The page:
Dislocation;What It Is, Causes, Symptoms and How to Treat

 All the bones in our body are embedded in specific joints. A dislocation is a condition in which the end of one or more bones comes out of its position and is dislocated, that is, the bone comes loose from the joint or joint to which it is attached.Virtually every part of our body can be dislocated. You have certainly heard of foot dislocation, shoulder dislocation, finger dislocation, patellar dislocation, ankle dislocation, etc. Basically, any place with joints can be the target of a dislocation.

Some places like the shoulders and fingers are more likely to suffer a dislocation. But that does not prevent a dislocation in the knee, elbow and hip. Some joints such as the shoulder, for example, have a higher risk of re-dislocation after the first one, as it is a more sensitive region.

A dislocation is serious and painful as your bone is out of place. If left untreated, dislocation can trigger problems and damage to ligaments, nerves, or blood vessels. Therefore, the doctor should be consulted as soon as possible.


Dislocation usually occurs when a joint is impacted, such as during a fall or a blow.

These injuries can also occur during contact sports such as soccer and in sports where falls are common, such as gymnastics. It is also very common for basketball and soccer players, especially goalkeepers, to suffer a finger dislocation when striking the ball or another player.

As with the most sensitive shoulder joint, a bone that has already been dislocated from the joint is more likely to suffer further dislocation in the future. Thus, when suffering a dislocation in one place, extra care must be taken after treatment to avoid another dislocation.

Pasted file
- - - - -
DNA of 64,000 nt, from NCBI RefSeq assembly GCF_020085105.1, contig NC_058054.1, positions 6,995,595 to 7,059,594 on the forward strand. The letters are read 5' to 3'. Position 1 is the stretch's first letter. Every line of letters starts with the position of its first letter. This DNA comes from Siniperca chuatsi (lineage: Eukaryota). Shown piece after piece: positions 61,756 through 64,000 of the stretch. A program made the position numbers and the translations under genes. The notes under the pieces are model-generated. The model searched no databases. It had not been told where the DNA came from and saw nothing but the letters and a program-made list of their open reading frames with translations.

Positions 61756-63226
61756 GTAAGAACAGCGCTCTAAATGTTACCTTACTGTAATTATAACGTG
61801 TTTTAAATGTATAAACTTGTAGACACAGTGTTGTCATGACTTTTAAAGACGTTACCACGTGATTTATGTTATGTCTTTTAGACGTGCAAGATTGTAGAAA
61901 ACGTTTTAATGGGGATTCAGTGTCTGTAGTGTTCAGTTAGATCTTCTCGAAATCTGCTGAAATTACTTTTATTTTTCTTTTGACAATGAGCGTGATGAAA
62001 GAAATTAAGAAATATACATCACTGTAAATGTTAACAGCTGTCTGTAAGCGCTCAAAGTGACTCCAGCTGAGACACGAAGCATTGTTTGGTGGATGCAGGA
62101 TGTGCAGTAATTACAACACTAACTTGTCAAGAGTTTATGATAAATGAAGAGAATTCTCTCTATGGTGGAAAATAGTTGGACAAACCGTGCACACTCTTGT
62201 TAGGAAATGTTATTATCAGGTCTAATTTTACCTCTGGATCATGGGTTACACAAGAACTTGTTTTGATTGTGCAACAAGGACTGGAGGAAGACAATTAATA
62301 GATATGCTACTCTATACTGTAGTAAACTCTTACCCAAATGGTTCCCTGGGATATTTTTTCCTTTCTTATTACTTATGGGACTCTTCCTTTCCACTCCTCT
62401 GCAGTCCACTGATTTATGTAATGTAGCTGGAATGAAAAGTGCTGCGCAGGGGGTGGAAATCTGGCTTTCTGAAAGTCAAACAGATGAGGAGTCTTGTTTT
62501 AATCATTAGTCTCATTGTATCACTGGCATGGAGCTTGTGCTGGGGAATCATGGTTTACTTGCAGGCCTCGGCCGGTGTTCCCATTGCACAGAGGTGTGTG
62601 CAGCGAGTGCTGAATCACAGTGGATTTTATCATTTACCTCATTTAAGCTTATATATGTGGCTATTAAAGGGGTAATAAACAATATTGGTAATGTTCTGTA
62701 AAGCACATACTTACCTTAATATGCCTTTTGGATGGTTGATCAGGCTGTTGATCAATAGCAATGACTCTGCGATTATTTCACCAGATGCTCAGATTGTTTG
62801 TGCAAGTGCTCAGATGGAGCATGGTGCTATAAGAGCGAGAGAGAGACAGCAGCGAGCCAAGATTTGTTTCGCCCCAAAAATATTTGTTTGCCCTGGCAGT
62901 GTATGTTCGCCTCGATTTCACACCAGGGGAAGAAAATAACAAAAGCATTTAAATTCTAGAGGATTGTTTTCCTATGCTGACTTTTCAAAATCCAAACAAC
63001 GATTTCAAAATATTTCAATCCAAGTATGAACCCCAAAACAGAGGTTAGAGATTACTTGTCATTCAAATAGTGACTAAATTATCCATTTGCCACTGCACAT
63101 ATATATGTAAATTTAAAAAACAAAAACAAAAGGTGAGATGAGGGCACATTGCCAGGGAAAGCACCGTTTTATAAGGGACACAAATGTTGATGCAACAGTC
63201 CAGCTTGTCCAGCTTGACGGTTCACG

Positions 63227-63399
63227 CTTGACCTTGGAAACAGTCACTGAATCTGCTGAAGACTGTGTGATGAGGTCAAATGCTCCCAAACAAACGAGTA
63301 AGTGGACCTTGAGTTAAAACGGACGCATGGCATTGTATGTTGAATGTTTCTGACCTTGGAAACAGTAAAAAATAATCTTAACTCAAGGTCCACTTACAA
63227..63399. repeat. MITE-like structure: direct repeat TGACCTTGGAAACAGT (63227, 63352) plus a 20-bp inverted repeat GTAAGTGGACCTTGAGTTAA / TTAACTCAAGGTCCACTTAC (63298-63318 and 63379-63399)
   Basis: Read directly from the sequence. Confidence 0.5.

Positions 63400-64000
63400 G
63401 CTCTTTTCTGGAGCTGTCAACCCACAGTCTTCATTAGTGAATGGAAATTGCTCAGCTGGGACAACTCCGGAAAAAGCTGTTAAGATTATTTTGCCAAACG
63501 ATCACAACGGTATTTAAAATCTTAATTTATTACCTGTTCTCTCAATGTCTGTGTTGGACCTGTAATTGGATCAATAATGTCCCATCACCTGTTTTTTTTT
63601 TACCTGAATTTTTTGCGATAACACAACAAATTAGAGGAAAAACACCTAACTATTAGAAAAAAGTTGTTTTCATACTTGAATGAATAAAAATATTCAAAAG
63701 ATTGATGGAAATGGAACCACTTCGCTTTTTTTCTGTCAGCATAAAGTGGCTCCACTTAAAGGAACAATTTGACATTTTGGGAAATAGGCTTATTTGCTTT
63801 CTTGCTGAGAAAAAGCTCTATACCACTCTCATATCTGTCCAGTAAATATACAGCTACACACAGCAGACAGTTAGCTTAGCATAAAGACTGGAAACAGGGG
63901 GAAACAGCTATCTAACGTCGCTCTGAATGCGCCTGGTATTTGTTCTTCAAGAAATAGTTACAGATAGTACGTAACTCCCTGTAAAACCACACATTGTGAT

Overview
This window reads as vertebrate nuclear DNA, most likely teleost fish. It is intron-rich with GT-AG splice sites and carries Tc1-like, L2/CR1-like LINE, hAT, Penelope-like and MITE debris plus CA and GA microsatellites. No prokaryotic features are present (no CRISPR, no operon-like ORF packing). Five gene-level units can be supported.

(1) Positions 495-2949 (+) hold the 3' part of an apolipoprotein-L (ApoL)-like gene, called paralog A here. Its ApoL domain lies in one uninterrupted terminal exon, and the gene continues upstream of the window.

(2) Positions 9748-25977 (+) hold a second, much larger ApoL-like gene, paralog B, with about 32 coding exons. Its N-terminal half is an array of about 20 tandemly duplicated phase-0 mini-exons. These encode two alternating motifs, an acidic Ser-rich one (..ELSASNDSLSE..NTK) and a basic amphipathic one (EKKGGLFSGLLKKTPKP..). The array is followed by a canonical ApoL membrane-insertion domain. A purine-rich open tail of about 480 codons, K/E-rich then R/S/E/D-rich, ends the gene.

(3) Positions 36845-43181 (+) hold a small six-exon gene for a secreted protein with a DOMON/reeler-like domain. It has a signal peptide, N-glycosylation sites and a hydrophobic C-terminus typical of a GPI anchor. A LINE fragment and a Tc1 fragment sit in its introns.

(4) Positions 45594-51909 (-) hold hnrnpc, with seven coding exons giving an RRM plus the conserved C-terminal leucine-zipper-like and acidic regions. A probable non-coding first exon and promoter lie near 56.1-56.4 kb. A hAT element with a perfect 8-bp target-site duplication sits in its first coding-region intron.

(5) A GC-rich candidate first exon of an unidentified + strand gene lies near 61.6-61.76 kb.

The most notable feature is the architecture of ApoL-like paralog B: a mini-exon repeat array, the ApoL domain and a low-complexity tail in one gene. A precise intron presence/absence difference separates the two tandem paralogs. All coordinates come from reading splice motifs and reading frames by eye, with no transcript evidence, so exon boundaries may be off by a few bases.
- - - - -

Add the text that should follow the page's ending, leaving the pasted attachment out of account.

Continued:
Risk factors 

There are some risk factors that can increase a person’s chances of a dislocation, including:

– Susceptibility to falls

As already mentioned, the elderly and children are a risk group in relation to the highest rate of falls observed at these ages. In a fall, you can easily dislocate when trying to defend your body with your arms or getting hit on your hips, shoulders or knees, for example.

– Heredity

Some people are already born with ligaments that are more sensitive and more likely to be injured than those of other people the same age and this is due to genetic factors.

– Sport practice

No wonder we always see news of athletes who get injured and have to move away from activities for a while. Many types of dislocation can occur during high-impact or contact sports such as gymnastics, wrestling, basketball, handball and soccer, or even during a misguided workout at the gym.

– Motor vehicle accidents

Many people are unaware, but car accidents are among the most common causes of hip dislocations, especially in people who were not wearing their seat belts at the time of the accident.


A dislocation is easily observed because the region is usually swollen and bruised. In addition, the affected area may turn red or have different skin tones. Another indication of a dislocation is the deformation of the site.

Thus, the symptoms usually observed are:

  • Restriction or loss of movement;
  • Pain during movement;
  • Numbness around the place;
  • Tingling sensation in the region;
  • Deformation and / or swelling at the site;
  • Discoloration in the affected region.

How to treat

Before starting treatment, you must make the correct diagnosis. It is often difficult to determine right away if the bone is broken or if a dislocation has occurred, as the symptoms are very similar.

Therefore, the doctor should examine the affected area for circulation, deformation and skin condition of the affected site. An x-ray is usually required by the healthcare professional to really see what is going on. In some cases, other imaging may be required, such as MRI, for example, to see what actually happened to the joint and bones in the affected region.

Treatment depends on which joint has been dislocated and also on the severity of the condition. Johns Hopkins University in the USA indicates that the initial treatment of any dislocation should include rest, ice, compression and elevation, meaning that the person needs to be at rest with the affected area higher than the rest of the body and make ice packs on the region. In simpler cases, the dislocated bone may come back in place naturally after this simple treatment.